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Lecture 22

HIST 2110Y Lecture Notes - Lecture 22: Gilded Age, Anti-Racism, Elizabeth Cady Stanton


Department
History
Course Code
HIST 2110Y
Professor
Jeremy Milloy
Lecture
22

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HIST-2110Y March 19, 2014
The Tragedy of Reconstruction
Intro
Last week we explored the dual struggles of Reconstruction:
1) Those that took place on the ground among freed blacks, planters and
merchants, poor whites, and Northerners
2) Those that took place in Washington, between President Johnson and Radical
Republicans
That struggle in Washington pushed Reconstruction further than anyone had ever
imagined, including guaranteeing voting rights for black men
This week we explore radical Reconstruction, and its overthrow
Reconstruction had many achievements, including the creation of a system of
public education for whites and blacks in the South, but failed because
African Americans were never given land, economic power and stability
The federal government was unable and later unwilling to protect the political and
social rights blacks had won from violence and terrorism by Southern whites
Despite the promise of Reconstruction, white Southerners were able to re-
establish their political, social, and economic dominance and a white supremacist
society that would endure for decades – known as the Jim Crow South
"There has been houses broken open, windows smashed and doors broken down in the
dead hours of the night, men rushing in, cursing and swearing and discharging their
Pistols inside the house. Men have been knocked down and unmercifully beaten and yet
the authorities do not notice it at all. We would open a school here, but are almost afraid
to do so, not knowing that we have any protection for life or limb."
African-American citizens of Calhoun, Georgia, requesting protection (in the form of a
petition) from federal troops, 1867
"There was one thing that the white South feared more than negro dishonesty, ignorance,
and incompetency, and that was negro honesty, knowledge, and efficiency."
– W.E.B. Du Bois, 1915
"It was the most soul-sickening spectacle that Americans had ever been called upon to
behold. Every principle of the old American polity was here reversed. In place of
government by the most intelligent and virtuous part of the people for the benefit of the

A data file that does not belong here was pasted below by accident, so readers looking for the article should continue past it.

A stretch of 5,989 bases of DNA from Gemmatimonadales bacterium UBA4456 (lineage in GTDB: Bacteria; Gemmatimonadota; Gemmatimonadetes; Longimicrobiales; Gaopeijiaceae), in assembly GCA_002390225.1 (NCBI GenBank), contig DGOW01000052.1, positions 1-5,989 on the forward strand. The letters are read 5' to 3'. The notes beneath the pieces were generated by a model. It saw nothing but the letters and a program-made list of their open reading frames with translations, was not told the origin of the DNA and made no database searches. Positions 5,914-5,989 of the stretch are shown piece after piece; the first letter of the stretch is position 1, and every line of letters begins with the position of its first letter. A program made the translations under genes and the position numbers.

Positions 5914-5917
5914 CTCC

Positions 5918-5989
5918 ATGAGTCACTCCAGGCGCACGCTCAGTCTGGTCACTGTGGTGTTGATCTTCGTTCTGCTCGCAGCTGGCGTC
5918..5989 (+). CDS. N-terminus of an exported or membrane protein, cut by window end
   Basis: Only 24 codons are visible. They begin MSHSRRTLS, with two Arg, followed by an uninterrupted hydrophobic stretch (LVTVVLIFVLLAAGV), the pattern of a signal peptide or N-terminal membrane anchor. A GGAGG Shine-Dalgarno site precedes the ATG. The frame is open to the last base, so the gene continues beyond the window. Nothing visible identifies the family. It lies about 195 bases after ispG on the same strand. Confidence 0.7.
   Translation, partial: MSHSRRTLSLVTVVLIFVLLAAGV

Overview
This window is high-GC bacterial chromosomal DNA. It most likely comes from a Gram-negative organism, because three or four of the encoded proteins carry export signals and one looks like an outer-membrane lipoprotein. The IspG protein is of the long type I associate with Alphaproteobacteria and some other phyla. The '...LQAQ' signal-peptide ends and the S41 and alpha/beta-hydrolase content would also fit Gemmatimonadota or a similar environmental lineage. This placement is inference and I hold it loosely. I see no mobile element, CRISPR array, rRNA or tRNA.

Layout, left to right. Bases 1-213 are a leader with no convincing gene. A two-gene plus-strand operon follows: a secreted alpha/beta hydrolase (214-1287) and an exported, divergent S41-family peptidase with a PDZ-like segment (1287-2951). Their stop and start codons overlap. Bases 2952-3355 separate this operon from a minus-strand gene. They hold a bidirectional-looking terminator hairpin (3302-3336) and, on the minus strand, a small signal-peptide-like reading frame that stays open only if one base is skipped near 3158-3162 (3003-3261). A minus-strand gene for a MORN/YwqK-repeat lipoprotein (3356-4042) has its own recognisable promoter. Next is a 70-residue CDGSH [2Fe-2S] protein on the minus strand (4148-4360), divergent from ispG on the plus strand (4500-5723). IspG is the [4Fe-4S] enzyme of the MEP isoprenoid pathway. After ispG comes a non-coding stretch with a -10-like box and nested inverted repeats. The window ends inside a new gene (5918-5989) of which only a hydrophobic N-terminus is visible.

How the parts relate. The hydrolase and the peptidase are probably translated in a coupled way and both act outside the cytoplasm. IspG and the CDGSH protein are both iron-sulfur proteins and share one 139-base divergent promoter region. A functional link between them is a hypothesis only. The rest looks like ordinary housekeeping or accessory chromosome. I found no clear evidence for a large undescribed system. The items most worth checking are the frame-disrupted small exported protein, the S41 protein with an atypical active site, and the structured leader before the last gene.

governed, here was government by the most ignorant and vicious part of the population
for the benefit, the vulgar, materialistic, brutal benefit of the governing set."
– Columbia University professor John W. Burgess, 1905 (arguing that there should not
have been reconstruction because the blacks did not deserve it)
Major Topics
The Impeachment of President Johnson
The Fifteenth Amendment
The Reconstruction Governments
19th Century Terrorism: The Overthrow of Reconstruction
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HIST-2110Y March 19, 2014
Reconstruction Abandoned
The Impeachment of President Johnson
Johnson and the Radical Republicans had clashed repeatedly about the direction
of Reconstruction
Johnson’s removal of Secretary of War Stanton triggered impeachment
proceedings against him
He was the first president to suffer impeachment
Johnson was able to stay in office by one vote but would not be the Republican
nominee in 1868
That job went to Civil War hero Ulysses S. Grant (union general of the Civil War)
Democrats ran a campaign based on racism
Grant won, but narrowly, the Democrats solid showing a symptom that some
Northerners were unhappy with the efforts of Reconstruction to safeguard black
rights
Nevertheless, Congress the next year passed the FIFTEENTH AMENDMENT to
the U.S. Constitution
Democrat racism during the 1868 campaign
“This is a white man’s country, let white men rule”
The two platforms: the Democratic Platform and the Republican Platform
Both sides used dirty tactics – Democratics used racism and Republicans called
people traitors
“Waving the bloody shirt” in the 1868 election
Switching the flags
The Fifteenth Amendment
The FIFTEENTH AMENDMENT prohibits the federal government and state
government from denying the right to vote based on race
It extended suffrage to black men
It did not extend suffrage to women
Nor did it bar governments from requiring a literacy test, poll tax, or property
qualifications (certain amount) to vote, restrictions that Southern governments
would employ to bar blacks from the polls in years to come
Nevertheless, this was a radical step forward that marked America’s first real
experiment with interracial democracy
However, racism certainly remained in federal law: Western senators ensured that
Asian-born people could not become US citizens
The 13th, 14th, and 15th Amendments, reflected the expanded power of the federal
government, which in these amendments sought to protect the rights of Americans
from abridgement by the states
Unlike the Bill of Rights, which saw the federal government as the threat to
liberty
These amendments changed the Constitution itself
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